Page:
Verizon, in its wisdom, has decided that Chateau Steelypips is not, in fact, in need of DSL service this weekend. We've been without Internet connectivity since mid-afternoon yesterday. This is probably for the best, as my neck and shoulder are starting to suffer some twinges indicative of muscle spasms brought on by too much typing, so after this quick trip into the office to check email and do a quick blog sweep, I'm going home to lie on the couch and watch tv, the way God intended us to do on Sunday.

If you're wholly dependent on my recommendations for your entertainment, here are a couple of quick links:

1) Aaron Bergman has written a review of Not Even Wrong (which is actually a rather long PDF file linked in that post), and Peter Woit has posted a response. I haven't read the book (Peter didn't send me a review copy), and I'm not going to sit here long enough to read the review (see previous comment about God and television), bu if you can't get enough of the debate over the scientific value of string theory, I recommend reading those posts.

If you can't get enough of people with Ph.D.'s calling each other names, I recommend reading the comments to those posts.

2) If you're not quite up to wrestling with string theory today, but still feel a little cynical, Kevin Drum offers a twist on the "five random quotes" game: Pick five quotes you think are a crock of shit.

That could be fun, and would certainly be easier than finding five I agree with. Maybe I'll give it a whirl, once we're back on the Internet at home.

If those don't work for you, well, you can always watch bizarre videos on YouTube...


More like this

I give you the last four rounds of the Worst NCAA Pool Bracket Ever: That's small and hard to read, but it's filled out with the winners determined by the rankings of the physics graduate programs of the competing schools. (If only one of the schools offers a Ph.D. program in physics, that school…
Our home Internet has been out since Friday, which is, as you might imagine, somewhat vexing. The most likely cause is that our DSL modem is dying (it's nine years old), which raises a technical problem. A few years ago, when we last had a problem requiring a service call, the tech who came out…
As mentioned several times hereabouts, Kate and I are headed to Japan on Saturday, where we'll be spending three weeks touring around and attending the World Science Fiction Convention in Yokohama. We will have at least some Internet access, and I may post the occasional travel update from Japan,…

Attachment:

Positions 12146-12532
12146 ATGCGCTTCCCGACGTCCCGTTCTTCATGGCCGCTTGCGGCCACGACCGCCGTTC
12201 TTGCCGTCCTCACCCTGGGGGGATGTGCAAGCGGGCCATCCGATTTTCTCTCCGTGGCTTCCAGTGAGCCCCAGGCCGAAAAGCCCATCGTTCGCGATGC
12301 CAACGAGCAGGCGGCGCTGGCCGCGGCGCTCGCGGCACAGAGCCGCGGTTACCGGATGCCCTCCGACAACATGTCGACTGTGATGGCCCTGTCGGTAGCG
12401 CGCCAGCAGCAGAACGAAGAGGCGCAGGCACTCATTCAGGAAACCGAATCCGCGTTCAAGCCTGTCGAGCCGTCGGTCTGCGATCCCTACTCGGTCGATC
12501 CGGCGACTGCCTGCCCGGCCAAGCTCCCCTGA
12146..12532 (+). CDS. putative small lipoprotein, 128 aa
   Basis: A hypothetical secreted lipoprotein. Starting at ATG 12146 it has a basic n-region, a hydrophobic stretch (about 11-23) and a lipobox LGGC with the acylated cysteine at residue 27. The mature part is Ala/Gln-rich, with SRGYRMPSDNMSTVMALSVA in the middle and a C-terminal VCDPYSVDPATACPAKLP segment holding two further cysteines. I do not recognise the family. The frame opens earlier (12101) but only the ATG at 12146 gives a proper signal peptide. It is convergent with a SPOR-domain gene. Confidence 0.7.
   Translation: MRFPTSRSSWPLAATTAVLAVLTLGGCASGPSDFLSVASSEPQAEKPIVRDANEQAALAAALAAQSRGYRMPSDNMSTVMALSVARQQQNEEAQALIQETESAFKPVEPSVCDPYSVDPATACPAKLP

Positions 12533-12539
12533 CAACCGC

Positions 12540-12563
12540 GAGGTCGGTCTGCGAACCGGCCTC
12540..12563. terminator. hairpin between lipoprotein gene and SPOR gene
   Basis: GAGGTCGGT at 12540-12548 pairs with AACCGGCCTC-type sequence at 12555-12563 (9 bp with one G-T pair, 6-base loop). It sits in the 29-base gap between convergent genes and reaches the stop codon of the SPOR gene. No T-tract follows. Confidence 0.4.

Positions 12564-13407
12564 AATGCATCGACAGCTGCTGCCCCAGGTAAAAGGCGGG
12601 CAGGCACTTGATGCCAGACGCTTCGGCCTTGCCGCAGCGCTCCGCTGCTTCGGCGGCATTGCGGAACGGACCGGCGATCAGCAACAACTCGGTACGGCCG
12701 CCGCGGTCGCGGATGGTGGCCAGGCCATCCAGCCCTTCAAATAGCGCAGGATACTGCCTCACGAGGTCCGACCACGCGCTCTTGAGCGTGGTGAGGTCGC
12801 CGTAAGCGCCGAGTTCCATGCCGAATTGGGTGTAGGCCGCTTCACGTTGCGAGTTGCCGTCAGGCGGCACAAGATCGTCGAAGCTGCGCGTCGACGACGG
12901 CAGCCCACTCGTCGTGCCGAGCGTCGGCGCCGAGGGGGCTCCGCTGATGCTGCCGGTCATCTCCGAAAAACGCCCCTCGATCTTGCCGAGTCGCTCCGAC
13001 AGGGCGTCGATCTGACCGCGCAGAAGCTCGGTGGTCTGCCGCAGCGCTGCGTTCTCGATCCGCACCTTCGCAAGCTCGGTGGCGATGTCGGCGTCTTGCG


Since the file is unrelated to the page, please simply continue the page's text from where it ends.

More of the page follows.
OK, time for a few links. First up, there's a very good new blog by cognitive anthropologists called Alpha Psy. I disagreed pretty strongly with some of the points in their post on terror management theory, but overall I've really enjoyed the blog so far. I strongly recommend the post on majority…

I think you're forgetting something.

There are snakes.

On a plane.

By Aaron Bergman (not verified) on 20 Aug 2006 #permalink

Hi Chad,

I thought you were on a list of people I asked the US publisher to send copies to. Definitely want these people to get the idea that they should send lots of free books to bloggers. Bad publisher for not doing it. Will see what I can do...

They say the only safe computer is one not connected to the internet.

That's why I recommend Verizon, for all your security needs :)

By Corkscrew (not verified) on 20 Aug 2006 #permalink

We subscribers to Cox Cable are called "Cox Suckers." Get yourself a speaker phone, call technical assistance, and tell them that any day (2 hrs) they do not supply service is a free day credited to your bill per the service agreement. "Credit me."

Service improves - especially when after you tell your neighbors. Many automated phone systems are sensitive to screamed vituperation and connect a human on the far end. Vent your spleen if put on hold.

No scientific dispute can persist - both parties do the experiment and look. String theory is only opinion absent observables. It is no better than economics, psychology, social engineering, or climatology. Real stuff is predictive and falsfiable even if it exists suspended in aspic,
{In the 2000 presidential election, in Florida]...893,000 blacks voted, an astounding 95.6 percent of the 934,261 black registrants.